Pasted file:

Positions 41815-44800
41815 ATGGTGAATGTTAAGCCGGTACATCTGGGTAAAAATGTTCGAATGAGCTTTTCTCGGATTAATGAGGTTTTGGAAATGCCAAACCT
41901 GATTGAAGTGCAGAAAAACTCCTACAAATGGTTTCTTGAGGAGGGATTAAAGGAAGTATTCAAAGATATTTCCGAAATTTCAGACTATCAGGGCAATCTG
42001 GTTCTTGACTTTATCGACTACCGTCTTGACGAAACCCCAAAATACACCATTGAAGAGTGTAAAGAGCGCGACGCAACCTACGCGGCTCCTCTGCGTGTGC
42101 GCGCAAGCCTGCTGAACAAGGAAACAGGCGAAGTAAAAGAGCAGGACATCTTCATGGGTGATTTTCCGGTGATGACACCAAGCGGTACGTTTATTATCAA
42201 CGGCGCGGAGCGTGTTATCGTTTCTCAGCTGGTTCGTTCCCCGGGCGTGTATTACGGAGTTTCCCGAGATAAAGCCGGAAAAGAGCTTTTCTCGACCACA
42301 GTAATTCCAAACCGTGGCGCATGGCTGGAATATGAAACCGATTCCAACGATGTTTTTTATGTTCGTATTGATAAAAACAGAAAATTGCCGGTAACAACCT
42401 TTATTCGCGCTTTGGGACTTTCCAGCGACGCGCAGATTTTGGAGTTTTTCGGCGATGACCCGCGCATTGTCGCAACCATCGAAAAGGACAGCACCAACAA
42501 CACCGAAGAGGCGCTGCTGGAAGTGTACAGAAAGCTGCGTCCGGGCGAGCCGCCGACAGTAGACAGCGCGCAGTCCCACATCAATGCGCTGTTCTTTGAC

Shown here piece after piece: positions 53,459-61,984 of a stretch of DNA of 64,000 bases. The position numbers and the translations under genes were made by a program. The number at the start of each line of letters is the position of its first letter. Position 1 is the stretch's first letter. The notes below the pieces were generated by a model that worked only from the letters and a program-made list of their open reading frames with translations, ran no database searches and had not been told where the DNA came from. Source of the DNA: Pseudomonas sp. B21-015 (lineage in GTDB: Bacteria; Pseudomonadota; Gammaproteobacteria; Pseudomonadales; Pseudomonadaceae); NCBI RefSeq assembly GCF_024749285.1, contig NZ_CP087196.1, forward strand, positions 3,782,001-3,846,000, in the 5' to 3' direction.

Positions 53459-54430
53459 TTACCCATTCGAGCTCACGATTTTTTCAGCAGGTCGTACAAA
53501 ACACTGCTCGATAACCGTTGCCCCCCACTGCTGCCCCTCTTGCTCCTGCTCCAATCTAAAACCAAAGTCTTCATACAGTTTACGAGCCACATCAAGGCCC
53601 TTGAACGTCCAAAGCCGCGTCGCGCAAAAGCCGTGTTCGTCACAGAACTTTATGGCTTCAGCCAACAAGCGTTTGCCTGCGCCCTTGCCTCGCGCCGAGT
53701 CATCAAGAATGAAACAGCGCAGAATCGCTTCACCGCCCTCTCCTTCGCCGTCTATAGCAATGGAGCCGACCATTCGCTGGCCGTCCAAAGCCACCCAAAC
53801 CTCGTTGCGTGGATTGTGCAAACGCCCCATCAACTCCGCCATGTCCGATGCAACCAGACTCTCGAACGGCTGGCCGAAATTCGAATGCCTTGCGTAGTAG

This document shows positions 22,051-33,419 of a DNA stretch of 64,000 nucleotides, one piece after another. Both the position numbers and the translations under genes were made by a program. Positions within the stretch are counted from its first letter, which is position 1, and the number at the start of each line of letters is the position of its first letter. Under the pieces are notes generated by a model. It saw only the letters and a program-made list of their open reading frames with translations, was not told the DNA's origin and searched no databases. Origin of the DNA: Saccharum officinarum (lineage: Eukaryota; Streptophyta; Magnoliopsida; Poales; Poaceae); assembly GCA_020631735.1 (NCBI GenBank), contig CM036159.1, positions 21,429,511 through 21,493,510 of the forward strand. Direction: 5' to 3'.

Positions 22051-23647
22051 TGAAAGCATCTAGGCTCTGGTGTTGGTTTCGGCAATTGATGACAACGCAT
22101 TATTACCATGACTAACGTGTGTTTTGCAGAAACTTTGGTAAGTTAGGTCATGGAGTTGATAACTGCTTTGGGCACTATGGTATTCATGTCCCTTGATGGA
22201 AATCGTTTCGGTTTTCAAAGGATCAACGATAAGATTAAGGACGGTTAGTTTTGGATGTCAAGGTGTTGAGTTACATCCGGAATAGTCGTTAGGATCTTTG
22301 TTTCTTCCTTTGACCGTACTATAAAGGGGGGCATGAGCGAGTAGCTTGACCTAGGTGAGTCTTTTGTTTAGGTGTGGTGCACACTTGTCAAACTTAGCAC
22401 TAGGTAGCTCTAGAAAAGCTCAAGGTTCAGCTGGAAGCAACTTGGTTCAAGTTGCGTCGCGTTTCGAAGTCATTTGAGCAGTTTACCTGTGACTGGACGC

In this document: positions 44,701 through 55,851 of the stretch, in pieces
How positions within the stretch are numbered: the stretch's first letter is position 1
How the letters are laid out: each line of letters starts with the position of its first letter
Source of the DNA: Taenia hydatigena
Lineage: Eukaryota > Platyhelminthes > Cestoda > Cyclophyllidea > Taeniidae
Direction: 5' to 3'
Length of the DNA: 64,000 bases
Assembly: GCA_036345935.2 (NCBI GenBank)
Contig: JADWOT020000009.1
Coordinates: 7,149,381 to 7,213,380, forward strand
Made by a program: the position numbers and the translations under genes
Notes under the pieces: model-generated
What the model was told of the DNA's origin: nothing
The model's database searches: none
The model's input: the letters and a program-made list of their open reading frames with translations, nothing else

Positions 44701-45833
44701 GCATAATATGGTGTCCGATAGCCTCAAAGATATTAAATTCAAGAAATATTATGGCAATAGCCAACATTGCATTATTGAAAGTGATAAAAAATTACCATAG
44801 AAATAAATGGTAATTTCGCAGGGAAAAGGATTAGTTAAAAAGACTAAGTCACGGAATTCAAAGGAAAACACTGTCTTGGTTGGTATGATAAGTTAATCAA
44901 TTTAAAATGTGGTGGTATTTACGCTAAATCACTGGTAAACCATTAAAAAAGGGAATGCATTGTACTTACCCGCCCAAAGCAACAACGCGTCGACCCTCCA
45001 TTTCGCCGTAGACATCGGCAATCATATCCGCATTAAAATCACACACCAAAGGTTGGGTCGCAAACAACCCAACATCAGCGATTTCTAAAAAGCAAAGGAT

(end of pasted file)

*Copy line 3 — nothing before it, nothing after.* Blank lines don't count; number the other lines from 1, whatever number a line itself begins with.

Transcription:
41901 GATTGAAGTGCAGAAAAACTCCTACAAATGGTTTCTTGAGGAGGGATTAAAGGAAGTATTCAAAGATATTTCCGAAATTTCAGACTATCAGGGCAATCTG